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Fossil Free & Environment

The transition from ICE vehicles to EVs means that emissions drop overall but that the lifetime emissions profile of the car shifts. Embodied emissions can represent up to 90% of the total lifetime emissions from electric vehicles, making it the single most important area for emissions reductions for EVs. For automakers to meet their climate commitments and keep emissions within a 1.5 degree pathway, they must therefore set scope 3 science-based targets for emissions reductions that include upstream/purchased goods and services. 

As the Science-Based Target Initiative details, automakers who act now on Scope 3 targets stand to benefit. Greenhouse gas-intensive segments of a value chain are inherently more vulnerable to risk from increasing resource prices, such as increasing production costs of key suppliers, tightening efficiency standards for products, or taxation on carbon emissions. Setting targets to reduce Scope 3 emissions is therefore an essential component of strategic risk management and can help reduce cost. With investors, regulators and civil society increasingly turning their focus to scope 3 emissions, automakers who take proactive action now can stay ahead of the curve.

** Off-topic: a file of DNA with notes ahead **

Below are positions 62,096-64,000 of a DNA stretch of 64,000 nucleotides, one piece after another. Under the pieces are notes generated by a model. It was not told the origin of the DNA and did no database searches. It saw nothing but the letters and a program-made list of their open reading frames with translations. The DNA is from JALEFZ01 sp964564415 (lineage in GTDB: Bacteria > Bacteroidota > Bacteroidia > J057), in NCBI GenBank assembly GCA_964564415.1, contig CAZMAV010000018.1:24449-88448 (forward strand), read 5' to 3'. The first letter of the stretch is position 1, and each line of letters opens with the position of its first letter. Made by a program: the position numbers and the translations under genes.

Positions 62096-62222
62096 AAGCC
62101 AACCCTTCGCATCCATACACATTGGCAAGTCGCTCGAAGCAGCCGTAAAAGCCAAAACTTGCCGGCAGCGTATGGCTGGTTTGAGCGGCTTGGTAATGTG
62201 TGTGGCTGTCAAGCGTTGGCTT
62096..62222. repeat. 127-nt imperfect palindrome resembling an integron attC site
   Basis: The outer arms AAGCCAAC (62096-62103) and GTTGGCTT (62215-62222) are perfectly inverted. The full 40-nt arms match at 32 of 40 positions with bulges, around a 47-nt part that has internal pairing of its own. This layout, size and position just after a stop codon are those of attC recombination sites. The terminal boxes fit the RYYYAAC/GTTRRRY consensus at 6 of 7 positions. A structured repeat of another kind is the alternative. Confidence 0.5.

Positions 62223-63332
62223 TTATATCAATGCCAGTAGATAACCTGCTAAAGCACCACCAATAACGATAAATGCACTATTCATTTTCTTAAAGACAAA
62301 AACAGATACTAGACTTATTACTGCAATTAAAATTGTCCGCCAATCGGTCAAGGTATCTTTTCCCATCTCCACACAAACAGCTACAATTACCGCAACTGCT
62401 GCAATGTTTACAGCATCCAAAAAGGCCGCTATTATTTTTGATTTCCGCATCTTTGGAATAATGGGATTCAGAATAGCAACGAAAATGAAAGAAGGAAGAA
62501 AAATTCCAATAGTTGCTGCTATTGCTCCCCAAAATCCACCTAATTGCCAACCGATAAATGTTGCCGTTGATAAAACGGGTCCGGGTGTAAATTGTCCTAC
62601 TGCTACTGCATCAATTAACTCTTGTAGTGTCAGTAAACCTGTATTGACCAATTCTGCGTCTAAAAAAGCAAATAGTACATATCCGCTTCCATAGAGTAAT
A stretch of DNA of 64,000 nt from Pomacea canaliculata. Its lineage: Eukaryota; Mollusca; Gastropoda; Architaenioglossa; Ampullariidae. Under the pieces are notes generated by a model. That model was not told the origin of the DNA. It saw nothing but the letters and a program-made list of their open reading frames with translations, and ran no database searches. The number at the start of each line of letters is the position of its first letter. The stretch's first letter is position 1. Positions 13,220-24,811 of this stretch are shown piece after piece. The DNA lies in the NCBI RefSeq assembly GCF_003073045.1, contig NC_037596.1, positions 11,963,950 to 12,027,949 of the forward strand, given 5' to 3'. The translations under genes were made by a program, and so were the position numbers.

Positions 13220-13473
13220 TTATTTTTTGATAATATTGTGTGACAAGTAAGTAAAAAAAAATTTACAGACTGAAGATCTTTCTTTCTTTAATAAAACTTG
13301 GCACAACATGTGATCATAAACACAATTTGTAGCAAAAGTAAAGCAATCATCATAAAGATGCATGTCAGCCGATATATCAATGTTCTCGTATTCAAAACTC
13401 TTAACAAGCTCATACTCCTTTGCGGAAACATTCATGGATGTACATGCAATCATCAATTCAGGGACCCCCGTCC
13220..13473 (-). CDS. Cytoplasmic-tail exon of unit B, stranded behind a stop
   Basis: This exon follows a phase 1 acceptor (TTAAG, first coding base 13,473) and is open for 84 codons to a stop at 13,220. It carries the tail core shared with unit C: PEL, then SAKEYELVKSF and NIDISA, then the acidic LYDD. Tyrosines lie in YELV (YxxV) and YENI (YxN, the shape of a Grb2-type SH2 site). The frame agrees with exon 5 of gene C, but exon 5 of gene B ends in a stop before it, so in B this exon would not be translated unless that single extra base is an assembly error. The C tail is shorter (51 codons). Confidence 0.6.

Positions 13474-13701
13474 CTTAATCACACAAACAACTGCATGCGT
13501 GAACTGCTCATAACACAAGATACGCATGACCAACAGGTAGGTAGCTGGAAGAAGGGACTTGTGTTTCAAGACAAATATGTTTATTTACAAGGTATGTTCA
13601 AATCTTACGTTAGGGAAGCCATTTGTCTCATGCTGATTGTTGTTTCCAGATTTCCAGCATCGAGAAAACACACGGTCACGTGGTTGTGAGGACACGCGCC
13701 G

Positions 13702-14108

Setting and monitoring Scope 3 emissions targets can also unlock new business opportunities for the auto industry. As the global economy decarbonizes, “the map of GHG emission hotspots created through scope 3 accounting can dramatically improve companies’ ability to forecast these changes and thus identify emerging business opportunities, as well as at-risk business segments, early.”

Automakers can use their outsized leverage in global supply chains to drive up standards for emissions reductions in the industries their supply chains depend on.

What can automakers do?

  • Set science-based scope three targets that include upstream/purchased goods, and that include a 2050 and an interim year target(s).
  • Require their suppliers to provide science-based targets to reduce their own GHGs, and disclose the current percentage of suppliers that are doing this, which will ensure automakers’ own targets have credibility.